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Gastrostomy: Permanent and Temporary


This is surgery to place a tube through the abdomen and into the stomach. Gastrostomy can be done as:

Reasons for Procedure    TOP

A gastrostomy tube provides an alternative feeding site. It may be needed to:

  • Feed a person who has a hard time swallowing, has appetite problems, or is otherwise unable to eat
  • Drain the stomach of acid and fluids that have built up due to gastrointestinal problems, such as bowel obstruction due to cancer

Gastric Tube

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Copyright © Nucleus Medical Media, Inc.

Possible Complications    TOP

Problems from the procedure are rare, but all procedures have some risk. Your doctor will review potential problems, like:

  • Infection
  • Bleeding
  • Aspiration—accidental sucking into the airways of fluid, food, or any foreign material
  • Damage to other organs
  • Anesthesia-related problems
  • Skin irritation around the tube
  • Dislodging or malfunctioning of the tube
  • Diarrhea

Complications are more common in older adults. Factors that may increase the risk of complications include:

Be sure to discuss these risks with your doctor before the surgery.

What to Expect    TOP

Prior to Procedure

Your doctor will likely do the following:

  • Medical history
  • Review of medications
  • Physical exam
  • Assessment of swallowing ability
  • Blood and urine tests
  • X-rays of the abdomen
  • Upper GI endoscopy—use of a tube with a lighted camera is used to view the inside of the stomach

Leading up to your procedure:

  • Talk to your doctor about your medications. You may be asked to stop taking some medications up to one week before the procedure.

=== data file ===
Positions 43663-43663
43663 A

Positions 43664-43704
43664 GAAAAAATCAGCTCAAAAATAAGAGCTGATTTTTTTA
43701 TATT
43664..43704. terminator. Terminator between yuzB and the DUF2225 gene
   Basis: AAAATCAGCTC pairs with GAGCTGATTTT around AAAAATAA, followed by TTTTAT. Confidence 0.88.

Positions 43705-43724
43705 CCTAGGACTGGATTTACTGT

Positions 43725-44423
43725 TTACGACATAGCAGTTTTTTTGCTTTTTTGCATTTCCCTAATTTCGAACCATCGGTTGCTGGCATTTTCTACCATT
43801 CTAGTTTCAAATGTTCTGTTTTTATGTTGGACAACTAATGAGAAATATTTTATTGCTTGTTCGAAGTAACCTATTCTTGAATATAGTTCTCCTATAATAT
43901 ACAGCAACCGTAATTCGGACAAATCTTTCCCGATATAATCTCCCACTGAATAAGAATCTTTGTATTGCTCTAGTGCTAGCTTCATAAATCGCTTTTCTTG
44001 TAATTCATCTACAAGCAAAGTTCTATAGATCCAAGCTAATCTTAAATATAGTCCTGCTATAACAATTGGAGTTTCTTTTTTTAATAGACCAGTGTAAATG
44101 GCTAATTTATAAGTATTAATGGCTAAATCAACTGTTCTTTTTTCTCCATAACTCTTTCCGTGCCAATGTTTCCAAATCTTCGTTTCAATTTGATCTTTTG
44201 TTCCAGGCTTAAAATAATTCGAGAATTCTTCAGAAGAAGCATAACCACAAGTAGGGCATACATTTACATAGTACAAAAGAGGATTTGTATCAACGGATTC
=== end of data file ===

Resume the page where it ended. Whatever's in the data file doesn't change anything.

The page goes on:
• Avoid food or fluids after midnight before surgery.
  • Arrange for a ride to and from the hospital.


General anesthesia will be used. It will block any pain and keep you asleep through the surgery.

Description of the Procedure    TOP

If you are unable to undergo PEG, this will be done as an open procedure. In some cases, gastrostomy may be done at the same time as another stomach surgery. An incision will be made through the skin, abdominal wall, and into the stomach. A tube will then be placed through the skin and into the stomach. This tube will be stitched in place. The incision will be closed.

Immediately After Procedure    TOP

The doctor will make sure that the tube is placed correctly. You will be moved to the recovery room and monitored closely.

How Long Will It Take?    TOP

At least 1 hour

How Much Will It Hurt?    TOP

You will have pain after the surgery. Ask your doctor about medication to help with the pain.

Average Hospital Stay    TOP

This procedure is done in a hospital setting. The usual length of stay is several days. Your doctor may choose to keep you longer if complications arise.

Post-procedure Care    TOP

After the procedure, you can expect the following:

  • Depending on your condition, you may need to get nutrition through an IV for the first day or 2 after the tube placement or until your intestine is working normally. You will then be started on clear liquids. You will gradually move to thicker liquids.
  • Learn how to administer tube feedings. Also, learn how to flush out your tube. This will decrease the risk of blockages.
  • Learn what to do if you have a serious complication such as a dislodged tube or aspiration.

Call Your Doctor    TOP

Call your doctor if any of these occur:

  • Signs of infection, including fever and chills
  • Redness, swelling, increasing pain, excessive bleeding, or discharge from the incision site around the tube
  • Problems with the tube, including if it becomes dislodged, clogged, or malfunctions; dislodging is most common during the first 2 weeks that the tube is in place
  • Leaking of feedings around the site of the tube
  • Cough, shortness of breath, chest pain
  • Nausea, vomiting, constipation, or abdominal swelling
  • Inability to pass gas or have a bowel movement
  • Severe abdominal pain

If you think you have an emergency, call for emergency medical services right away.


American College of Gastroenterology
American Society for Gastrointestinal Endoscopy


Canadian Association of Gastroenterology


Gastrostomy tube (g-tube). Kids Health—Nemours Foundation website. Available at:
...(Click grey area to select URL)
Updated January 2018. Accessed January 10, 2018.
Gastrostomy tube (g-tube) home care. Cincinnati Children's website. Available at: Updated July 2016. Accessed January 10, 2018.
Last reviewed December 2017 by EBSCO Medical Review Board Daus Mahnke, MD
Last Updated: 12/20/2014

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